Inequalities in a North Carolina Public Education
Inequalities in Education
North Carolina’s K-12 Public Education System has garnered national attention and controversy in recent months due to publicized protests from parents, teachers, and students in NC schools. The major concern stems from a lack of state funding and a growing disparity of funding on a county-to-county basis.
The state’s education system as we know it today, was formed in 1985 when the North Carolina General Assembly directed the state board to build a “Basic Education Program” (BEP for short). The BEP identified the components required for a school district to successfully educate all of its students. The components were grouped into allotments for the State, and the individual Districts’ Financial Officer to move funds into, based on formulas related to total number of students and their individual needs. For instance, an allotment for a teacher position is a set ratio depending on the age of students. Therefore, if a school has one hundred K-3 students, and the allotment calls for one teacher position per twenty-five students, then the school would receive funding for four teacher positions.
North Carolina’s current system of allotments has a base, which is funding every student receives, and supplemental funding for additional programs. The funding is broken up into two types, Position and Dollar. Position funding provides guaranteed funding for a certain number of positions based on the ratio of students to required staff at each position (ratio mandated by the state). The Position funding is flexible. A teacher with twenty-five years of experience and who earns a higher rate of pay from the state than a first-year instructor is still only counted as one position. The General Assembly states, “no matter where you are, hire the best teacher you can find, and the State will pay his/her State salary and benefits”. Dollar allotments in contrast are determined by monies per number of (applicable) students for things like textbooks, special education, and low wealth supplemental funding. There are twenty-five core allotment categories such as classroom teachers and textbooks, and additional program allotments such as summer reading camps or panic alarm updates that may be started or ended on a yearly basis.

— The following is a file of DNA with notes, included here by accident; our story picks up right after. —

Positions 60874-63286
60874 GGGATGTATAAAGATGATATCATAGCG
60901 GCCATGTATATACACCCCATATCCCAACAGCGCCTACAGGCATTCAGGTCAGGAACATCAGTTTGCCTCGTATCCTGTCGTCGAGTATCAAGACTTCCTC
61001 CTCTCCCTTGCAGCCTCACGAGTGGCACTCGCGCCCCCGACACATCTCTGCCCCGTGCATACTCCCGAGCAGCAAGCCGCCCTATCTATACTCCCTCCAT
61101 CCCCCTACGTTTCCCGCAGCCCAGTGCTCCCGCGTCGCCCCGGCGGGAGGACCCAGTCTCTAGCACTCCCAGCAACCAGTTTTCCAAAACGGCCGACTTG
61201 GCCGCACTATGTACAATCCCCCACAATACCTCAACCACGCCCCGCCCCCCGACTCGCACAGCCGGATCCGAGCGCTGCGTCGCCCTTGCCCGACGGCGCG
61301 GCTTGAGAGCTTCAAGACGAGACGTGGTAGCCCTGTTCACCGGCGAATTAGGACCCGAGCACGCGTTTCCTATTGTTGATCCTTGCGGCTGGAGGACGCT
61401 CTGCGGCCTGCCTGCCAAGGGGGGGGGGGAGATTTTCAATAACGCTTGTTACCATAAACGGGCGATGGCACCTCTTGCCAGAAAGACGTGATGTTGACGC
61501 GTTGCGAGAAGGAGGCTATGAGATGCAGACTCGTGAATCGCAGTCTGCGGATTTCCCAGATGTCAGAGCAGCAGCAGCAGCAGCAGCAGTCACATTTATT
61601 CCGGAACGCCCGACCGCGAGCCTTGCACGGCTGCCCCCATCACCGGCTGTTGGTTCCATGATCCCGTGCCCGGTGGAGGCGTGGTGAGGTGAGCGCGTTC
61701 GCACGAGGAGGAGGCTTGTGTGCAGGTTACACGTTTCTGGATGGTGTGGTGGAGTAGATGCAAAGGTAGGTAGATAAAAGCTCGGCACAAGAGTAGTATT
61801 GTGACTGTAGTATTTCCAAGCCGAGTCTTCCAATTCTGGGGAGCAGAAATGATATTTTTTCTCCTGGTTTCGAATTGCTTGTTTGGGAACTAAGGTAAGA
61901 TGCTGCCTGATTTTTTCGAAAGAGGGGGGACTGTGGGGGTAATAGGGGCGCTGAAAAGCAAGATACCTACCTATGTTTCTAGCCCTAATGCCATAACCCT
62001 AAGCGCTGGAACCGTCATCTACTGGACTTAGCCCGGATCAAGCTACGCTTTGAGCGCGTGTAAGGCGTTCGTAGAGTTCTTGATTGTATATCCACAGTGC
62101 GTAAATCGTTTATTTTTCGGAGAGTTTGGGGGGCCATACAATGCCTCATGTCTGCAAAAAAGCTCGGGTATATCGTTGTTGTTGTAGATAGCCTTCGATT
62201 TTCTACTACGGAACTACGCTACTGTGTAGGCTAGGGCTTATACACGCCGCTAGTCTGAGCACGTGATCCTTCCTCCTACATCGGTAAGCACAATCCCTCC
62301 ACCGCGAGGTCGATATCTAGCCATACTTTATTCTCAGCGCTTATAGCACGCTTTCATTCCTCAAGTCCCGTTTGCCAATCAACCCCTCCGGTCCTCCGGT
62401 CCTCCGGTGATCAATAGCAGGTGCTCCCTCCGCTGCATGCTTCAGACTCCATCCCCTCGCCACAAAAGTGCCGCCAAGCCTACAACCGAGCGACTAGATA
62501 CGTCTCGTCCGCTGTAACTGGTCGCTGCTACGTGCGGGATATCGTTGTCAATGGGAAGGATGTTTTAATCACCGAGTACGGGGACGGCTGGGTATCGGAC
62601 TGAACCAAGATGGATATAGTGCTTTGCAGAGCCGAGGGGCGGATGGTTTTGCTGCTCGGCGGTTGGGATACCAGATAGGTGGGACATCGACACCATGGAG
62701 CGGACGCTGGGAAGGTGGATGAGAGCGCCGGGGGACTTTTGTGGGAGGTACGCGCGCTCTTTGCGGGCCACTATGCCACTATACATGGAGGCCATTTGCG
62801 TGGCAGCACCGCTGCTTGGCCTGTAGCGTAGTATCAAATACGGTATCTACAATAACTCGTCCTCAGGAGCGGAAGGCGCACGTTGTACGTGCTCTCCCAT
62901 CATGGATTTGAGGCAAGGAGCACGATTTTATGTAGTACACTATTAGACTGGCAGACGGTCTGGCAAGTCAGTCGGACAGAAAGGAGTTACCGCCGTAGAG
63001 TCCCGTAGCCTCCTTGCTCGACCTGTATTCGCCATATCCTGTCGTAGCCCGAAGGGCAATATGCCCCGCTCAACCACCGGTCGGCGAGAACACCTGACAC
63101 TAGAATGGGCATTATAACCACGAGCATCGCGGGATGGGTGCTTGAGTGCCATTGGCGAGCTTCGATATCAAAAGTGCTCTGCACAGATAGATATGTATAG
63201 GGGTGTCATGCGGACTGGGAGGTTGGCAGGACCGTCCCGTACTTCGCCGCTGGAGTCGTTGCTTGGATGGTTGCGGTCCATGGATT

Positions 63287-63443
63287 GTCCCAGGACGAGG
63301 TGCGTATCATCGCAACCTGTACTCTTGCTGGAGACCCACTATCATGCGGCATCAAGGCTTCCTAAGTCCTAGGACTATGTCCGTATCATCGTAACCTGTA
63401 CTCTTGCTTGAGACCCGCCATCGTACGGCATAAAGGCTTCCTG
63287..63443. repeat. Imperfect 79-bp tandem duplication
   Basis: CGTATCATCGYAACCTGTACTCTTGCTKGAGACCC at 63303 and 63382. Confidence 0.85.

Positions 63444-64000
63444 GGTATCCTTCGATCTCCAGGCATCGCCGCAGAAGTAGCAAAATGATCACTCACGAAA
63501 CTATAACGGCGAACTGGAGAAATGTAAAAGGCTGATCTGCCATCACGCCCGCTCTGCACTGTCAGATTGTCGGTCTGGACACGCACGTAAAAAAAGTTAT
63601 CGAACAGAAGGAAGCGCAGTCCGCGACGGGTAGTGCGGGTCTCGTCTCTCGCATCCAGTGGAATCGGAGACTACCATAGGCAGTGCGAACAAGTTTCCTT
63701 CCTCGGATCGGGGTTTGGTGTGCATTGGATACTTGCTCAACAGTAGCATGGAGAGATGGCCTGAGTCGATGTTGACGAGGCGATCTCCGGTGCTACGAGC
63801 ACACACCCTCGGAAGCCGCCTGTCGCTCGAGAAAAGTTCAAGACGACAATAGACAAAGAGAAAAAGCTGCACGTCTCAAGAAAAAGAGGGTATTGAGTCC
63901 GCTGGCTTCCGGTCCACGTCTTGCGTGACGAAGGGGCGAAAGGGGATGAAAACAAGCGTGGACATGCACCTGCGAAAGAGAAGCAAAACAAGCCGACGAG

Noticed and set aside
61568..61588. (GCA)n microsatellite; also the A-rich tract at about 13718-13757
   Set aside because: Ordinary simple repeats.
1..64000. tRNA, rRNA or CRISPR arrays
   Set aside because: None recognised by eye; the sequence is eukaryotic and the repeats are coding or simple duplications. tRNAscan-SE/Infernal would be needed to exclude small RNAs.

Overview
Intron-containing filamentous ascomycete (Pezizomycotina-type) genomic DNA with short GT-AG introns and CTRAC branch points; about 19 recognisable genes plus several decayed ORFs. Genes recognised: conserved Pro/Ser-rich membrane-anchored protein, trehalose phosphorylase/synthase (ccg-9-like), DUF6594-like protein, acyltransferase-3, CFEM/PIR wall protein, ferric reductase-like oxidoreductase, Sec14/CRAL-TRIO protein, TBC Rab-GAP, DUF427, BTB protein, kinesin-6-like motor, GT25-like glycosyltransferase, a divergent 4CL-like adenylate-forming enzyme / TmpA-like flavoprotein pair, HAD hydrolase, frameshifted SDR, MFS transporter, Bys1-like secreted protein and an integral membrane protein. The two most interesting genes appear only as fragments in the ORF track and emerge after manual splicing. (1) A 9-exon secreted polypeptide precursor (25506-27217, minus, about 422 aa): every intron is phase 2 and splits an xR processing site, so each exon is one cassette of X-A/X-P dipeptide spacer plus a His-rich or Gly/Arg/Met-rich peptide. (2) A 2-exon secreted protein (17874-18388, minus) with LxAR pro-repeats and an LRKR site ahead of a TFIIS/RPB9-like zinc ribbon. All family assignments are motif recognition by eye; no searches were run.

The funding for these allotments goes to the 115 different state LEAs (school districts) and they distribute funds to each school based on their student population needs. The schools receive base funding per student and supplemental funding based on each students profile falling into certain allotment categories. For example, a school may receive only the base funds for one student and base funds plus supplementary funds for another student who is in an Academically or Intellectually Gifted program (AIG) and/or from a low income household. These funds stack based but on average approximately $9,528 is spent per student across the state (Public Schools First NC).
This system, although valid in theory is plagued by slow response times, county-by-county funding disparities, and underfunding.